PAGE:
Key Shotru key bondhu (Who is a friend and who is an enemy?) was the first story which I immediately fell in love. The protagonist was travelling in an overcrowded bus. As he was getting up to leave the bus, someone hit him hard on his face. He nearly fainted and blood covered his whole face. Some people attended to him, but then took their individual paths. After getting down from the bus, he washed his face on a handpump. There he met another man who helped him with the pump and insisted that he come to his house for proper first-aid. Each of his subsequent kind gestures made the protagonist grow even more suspicious about the intentions of the man. May be he wanted to rob him or assault him. But unwillingly, he had to give in as the man would not yield. When they reached house, the door was opened by the man’s wife who panicked at the sight of the injured man. The latter was getting more and more uncomfortable and restless. The wife was agitated on seeing his injuries, and rush all around the house to arrange for proper first aid, milk, clean clothes and food. The gentleman still could not convince himself as to why these people were so much concerned for him. Finally, the man told the gentleman. “She is very nice, you know. Girls like her are very rare. I am not saying only because she is my wife. Once you mix up a bit more, you yourself would see that girls like her are indeed extremely rare in this world. She feels pain on seeing any person in trouble. Got married with a poor like me, works all day long, cannot go outdoors. Still, you know, what I feel, to call outside people and show them. Tell to everybody, in present times also such girls exist. That is why I brought you.”
Story closed with Sunil’s remark “The whole incident of tonight was full of suspense. Why did the man in the bus beat me? After that, how come this acquaintance with such a family? Whose task is to help others without any motive or reason. Both these experiences are completely opposite. . . . that attacker did not cause any harm to me. Only due to him, did I meet these people. So my profit is more.”
Hope you got an idea. It was the only story which brightened the soul and warmed the heart. It’s a colourful world, a colourful world indeed.
Another beautiful story is Mansho (flesh/meat). A rich family of three had two pet rabbits. Their child was very fond of them. Once while the child was away, one of the rabbits fell down from the balcony and died. The mother asked the maid to take the dead rabbit and dump it somewhere far from their house before her son returns. Otherwise the child would be sad and pained. The maid took the rabbit with her but decided to take it home so that her children could see what does a rabbit look like. Doesn’t matter even if it is dead one. Finally, following her instructions, when her daughter was going to throw the rabbit away, her uncle asked about the affair. On knowing the whole story, he yelled at her in excitement — “Do you have any idea how delicious and expensive is rabbit’s meat? And here you are throwing it away?! Wait, let me cook it and you taste yourself.” He rushed out and returned with spices and salts, and sat down cooking. The food was delicious, everyone enjoyed. But the woman was deeply moved on seeing the faces of her children who had tasted such delicious food perhaps for the first time in their lives.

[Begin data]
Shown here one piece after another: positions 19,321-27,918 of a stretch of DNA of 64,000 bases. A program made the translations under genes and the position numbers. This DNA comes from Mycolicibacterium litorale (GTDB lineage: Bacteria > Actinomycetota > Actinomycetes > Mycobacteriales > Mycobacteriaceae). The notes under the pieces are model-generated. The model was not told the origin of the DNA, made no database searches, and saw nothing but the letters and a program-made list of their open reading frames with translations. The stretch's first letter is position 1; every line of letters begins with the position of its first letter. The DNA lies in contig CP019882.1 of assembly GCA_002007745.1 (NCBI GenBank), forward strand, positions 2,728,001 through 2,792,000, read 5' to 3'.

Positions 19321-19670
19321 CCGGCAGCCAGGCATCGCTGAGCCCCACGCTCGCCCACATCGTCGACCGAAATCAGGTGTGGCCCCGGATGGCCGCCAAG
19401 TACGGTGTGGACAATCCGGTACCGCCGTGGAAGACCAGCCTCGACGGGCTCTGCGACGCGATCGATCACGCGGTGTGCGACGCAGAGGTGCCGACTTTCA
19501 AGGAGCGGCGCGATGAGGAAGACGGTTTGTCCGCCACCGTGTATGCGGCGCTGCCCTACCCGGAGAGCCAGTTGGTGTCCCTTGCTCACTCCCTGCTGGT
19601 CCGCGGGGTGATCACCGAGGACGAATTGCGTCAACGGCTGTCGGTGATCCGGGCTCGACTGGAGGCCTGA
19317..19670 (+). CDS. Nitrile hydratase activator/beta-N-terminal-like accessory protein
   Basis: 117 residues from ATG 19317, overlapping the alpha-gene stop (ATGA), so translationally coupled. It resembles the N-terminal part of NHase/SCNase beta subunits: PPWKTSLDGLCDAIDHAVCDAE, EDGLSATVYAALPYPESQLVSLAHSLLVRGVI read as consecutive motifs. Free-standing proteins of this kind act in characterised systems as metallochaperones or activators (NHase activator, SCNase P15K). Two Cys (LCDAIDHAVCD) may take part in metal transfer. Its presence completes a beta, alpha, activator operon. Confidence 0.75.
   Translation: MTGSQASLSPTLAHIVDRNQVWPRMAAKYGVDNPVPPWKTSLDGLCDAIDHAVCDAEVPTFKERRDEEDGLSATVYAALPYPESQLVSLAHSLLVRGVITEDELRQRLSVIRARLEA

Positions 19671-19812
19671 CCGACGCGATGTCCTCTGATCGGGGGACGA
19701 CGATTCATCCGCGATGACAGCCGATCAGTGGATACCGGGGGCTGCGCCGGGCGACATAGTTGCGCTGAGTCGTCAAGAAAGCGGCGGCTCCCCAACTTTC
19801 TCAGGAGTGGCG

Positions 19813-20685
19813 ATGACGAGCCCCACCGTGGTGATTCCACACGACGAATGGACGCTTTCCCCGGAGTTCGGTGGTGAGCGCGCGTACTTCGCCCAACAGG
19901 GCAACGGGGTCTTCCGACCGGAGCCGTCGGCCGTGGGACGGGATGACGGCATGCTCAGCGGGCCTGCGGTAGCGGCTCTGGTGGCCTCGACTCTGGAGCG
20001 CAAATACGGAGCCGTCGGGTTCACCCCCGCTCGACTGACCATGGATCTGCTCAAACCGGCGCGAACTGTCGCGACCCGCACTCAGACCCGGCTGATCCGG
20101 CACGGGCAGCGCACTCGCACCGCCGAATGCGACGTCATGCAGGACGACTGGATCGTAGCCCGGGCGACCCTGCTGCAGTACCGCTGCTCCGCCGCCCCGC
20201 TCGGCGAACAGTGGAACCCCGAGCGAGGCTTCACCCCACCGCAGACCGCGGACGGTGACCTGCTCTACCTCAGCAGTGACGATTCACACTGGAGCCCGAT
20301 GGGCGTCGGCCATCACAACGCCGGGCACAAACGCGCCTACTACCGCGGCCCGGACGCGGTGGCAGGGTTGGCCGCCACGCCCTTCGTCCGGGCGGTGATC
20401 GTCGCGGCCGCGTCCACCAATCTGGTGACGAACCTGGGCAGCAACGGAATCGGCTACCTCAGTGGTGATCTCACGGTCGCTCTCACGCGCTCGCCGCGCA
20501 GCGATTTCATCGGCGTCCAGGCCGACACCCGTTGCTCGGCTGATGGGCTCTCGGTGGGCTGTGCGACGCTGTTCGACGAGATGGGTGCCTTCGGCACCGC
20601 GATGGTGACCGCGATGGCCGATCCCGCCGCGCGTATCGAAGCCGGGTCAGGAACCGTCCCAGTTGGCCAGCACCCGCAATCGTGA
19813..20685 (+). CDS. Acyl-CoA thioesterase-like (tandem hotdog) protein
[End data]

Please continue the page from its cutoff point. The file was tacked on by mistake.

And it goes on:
The next day she went to her employer’s house on job. It so happened that for some time she was left alone in the house. When she saw that nobody was around, she took the lone rabbit and started caressing it. She thought to herself, “Can’t this rabbit all of a sudden jump from the balcony? . . . When a rabbit dies, the housewife asks to throw it out on the road. What harm is there if another rabbit dies?” She picked the rabbit, stretched her hand out towards the street, thinking, “Such small creature, what difference does it make whether it is dead or alive. Rich people shoot such rabbits when they go for hunting. If the boy cries, his father would bring yet another rabbit for him.” And she opened her fist . . .